Concerned citizens called on the Rescue Services team in early August after spotting a Canada Goose at a pond near Ellis Haven Campground in Plymouth with an archery arrow through its head. Read the full rescue story

After three and a half weeks of rehabilitative care, as well as medication and nutritional support, the goose was returned back to his pond to the joy of his mate and goslings.

Happy Ending #3: Oliver Twist

Oliver Twist. Now healthy and strong.

Oliver Twist. Now healthy and strong.

Early in the spring, a kind FedEx driver named Jeff called the Rescue Services team after spotting a severely emaciated puppy shivering in the cold and wandering the streets along his delivery route in Boston.  After rescuing the poor dog, the team brought the severely emaciate and neglected puppy to the Boston adoption center for medical treatment and care.  Read the full rescue story

With special care and attention, the puppy dubbed “Oliver Twist” was ready to go home with his new family.  Today Oliver is thriving, and enjoys fetching big sticks in the woods nearby his home.

Happy Ending #4: Coyote stuck in foundation

Construction workers called in the Rescue Services team after they returned to their Billerica work site to find a coyote trapped within the four walls of the foundation they had poured a couple days prior.  The coyote appeared unharmed, yet stressed as it tried unsuccessfully to climb out.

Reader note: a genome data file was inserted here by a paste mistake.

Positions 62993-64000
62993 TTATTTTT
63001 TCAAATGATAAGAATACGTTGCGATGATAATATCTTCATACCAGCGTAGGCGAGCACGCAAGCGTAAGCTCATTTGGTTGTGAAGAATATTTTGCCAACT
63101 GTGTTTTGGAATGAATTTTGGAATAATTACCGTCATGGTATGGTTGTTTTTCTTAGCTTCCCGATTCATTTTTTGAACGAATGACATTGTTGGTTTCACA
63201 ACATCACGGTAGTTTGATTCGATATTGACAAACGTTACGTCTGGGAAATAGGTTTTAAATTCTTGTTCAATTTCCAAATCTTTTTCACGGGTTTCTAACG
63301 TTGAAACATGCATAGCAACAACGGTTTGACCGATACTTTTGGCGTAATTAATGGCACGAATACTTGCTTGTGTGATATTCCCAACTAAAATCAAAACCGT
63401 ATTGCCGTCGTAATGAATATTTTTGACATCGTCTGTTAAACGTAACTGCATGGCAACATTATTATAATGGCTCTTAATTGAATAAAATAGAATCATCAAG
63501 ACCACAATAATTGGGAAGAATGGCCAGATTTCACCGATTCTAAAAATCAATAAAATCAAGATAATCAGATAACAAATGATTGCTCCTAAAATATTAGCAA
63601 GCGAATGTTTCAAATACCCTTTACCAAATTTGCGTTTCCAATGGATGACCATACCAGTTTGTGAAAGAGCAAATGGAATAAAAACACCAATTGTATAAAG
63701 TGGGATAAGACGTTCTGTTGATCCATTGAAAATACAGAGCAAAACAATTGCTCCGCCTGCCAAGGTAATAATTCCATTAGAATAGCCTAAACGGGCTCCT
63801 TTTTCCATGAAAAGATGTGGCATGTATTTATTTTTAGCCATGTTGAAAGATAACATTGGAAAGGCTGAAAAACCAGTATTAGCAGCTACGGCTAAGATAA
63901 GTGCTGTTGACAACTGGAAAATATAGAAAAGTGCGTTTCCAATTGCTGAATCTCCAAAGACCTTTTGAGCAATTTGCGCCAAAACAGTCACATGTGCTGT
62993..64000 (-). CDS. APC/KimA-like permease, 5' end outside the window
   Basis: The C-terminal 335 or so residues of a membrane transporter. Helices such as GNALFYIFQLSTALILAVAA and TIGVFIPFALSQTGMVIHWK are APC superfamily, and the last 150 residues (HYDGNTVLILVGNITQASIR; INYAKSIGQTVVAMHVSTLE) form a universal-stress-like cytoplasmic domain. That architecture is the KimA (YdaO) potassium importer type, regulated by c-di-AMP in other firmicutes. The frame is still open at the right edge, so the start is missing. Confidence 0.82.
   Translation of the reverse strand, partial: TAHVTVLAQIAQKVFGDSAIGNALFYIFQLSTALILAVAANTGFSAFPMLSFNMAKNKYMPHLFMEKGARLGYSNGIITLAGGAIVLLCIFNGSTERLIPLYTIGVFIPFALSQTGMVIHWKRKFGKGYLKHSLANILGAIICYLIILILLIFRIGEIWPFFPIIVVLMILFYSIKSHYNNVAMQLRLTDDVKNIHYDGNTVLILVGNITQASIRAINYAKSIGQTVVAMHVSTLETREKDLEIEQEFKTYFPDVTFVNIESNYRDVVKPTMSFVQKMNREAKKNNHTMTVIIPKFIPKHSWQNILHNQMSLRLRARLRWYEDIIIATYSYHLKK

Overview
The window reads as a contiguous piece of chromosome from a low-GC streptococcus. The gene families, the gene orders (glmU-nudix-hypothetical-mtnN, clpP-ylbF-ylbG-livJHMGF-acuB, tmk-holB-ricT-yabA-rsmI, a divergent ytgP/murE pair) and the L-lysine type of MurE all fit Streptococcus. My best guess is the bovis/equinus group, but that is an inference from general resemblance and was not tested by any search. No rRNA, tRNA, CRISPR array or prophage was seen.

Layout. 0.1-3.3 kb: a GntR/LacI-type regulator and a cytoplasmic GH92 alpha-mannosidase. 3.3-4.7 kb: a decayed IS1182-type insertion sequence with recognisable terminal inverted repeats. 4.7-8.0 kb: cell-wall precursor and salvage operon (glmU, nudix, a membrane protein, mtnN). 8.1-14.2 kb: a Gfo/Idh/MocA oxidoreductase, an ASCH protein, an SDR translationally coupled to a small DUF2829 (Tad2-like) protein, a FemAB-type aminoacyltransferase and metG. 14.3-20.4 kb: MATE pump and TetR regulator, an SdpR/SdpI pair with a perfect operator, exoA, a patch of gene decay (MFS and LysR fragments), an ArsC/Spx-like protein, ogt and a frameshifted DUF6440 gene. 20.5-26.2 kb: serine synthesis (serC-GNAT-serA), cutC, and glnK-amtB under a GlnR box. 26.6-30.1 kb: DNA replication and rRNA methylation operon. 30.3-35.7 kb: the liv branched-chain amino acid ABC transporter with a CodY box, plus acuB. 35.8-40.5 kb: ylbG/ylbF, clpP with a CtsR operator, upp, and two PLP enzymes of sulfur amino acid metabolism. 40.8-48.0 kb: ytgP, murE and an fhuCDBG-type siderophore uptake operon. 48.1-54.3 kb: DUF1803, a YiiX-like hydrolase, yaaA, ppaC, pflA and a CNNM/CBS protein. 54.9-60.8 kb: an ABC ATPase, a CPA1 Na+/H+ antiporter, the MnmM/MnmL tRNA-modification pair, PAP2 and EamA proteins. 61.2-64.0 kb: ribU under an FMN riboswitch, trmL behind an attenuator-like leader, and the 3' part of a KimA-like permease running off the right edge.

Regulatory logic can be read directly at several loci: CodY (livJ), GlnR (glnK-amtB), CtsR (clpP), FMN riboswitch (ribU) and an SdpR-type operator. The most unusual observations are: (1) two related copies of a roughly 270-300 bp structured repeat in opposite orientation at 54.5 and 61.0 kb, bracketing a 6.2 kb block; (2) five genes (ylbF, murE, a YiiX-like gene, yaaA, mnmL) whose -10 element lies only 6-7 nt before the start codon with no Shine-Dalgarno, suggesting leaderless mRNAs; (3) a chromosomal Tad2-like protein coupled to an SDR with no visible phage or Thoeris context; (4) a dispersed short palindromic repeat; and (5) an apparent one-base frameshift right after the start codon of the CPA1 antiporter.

The team humanely netted the coyote and lifted him out to safety.  Almost immediately, the coyote dashed off into the surrounding woods.  Watch the entire rescue in the video below:  

Happy Ending #5: Philbert

Perhaps the happiest ending to the year, Philbert the cat finished his quarantine time on Christmas Day!’

Photo: Amelia Hughes

Photo: Amelia Hughes

In late June, Athol animal control placed an emergency call to the Rescue team for immediate assistance with a the stray cat found under a porch with an illegal leghold trap clamped to one of his legs.  Read the full rescue story

Though he lost his leg as a result of his ordeal, Philbert’s affectionate personality has shined through and he’s a very happy man these days.  We will continue to provide updates on his on-going recovery!

 

Extreme Cold Leads to Stranded Loon

ARL Rescue Team Takes to the Ice to Save Loon

On January 4 our Rescue Team received several phone calls about a loon in distress on the Mystic River. You might think it strange that a bird would be stranded on the ice, but loons especially require a lot of water to take off into flight. When a body of water is frozen they can become trapped on the ice. We headed over to the scene and our Rescue Services Manager, Brian, got to work on saving the loon.

This guy wasn’t easy to catch. He kept trying to escape the net and once caught, it was clear that he still had some fight left in him – after he tried to bite Brian every step of the way.

We brought the loon over to Tufts Wildlife Clinic where he is receiving TLC while awaiting surgery. We hope this beautiful bird makes a full recovery!

01-07-14 Loon Photo 2

Photo: Marj

01-07-14 Loon Photo

Photo: Marj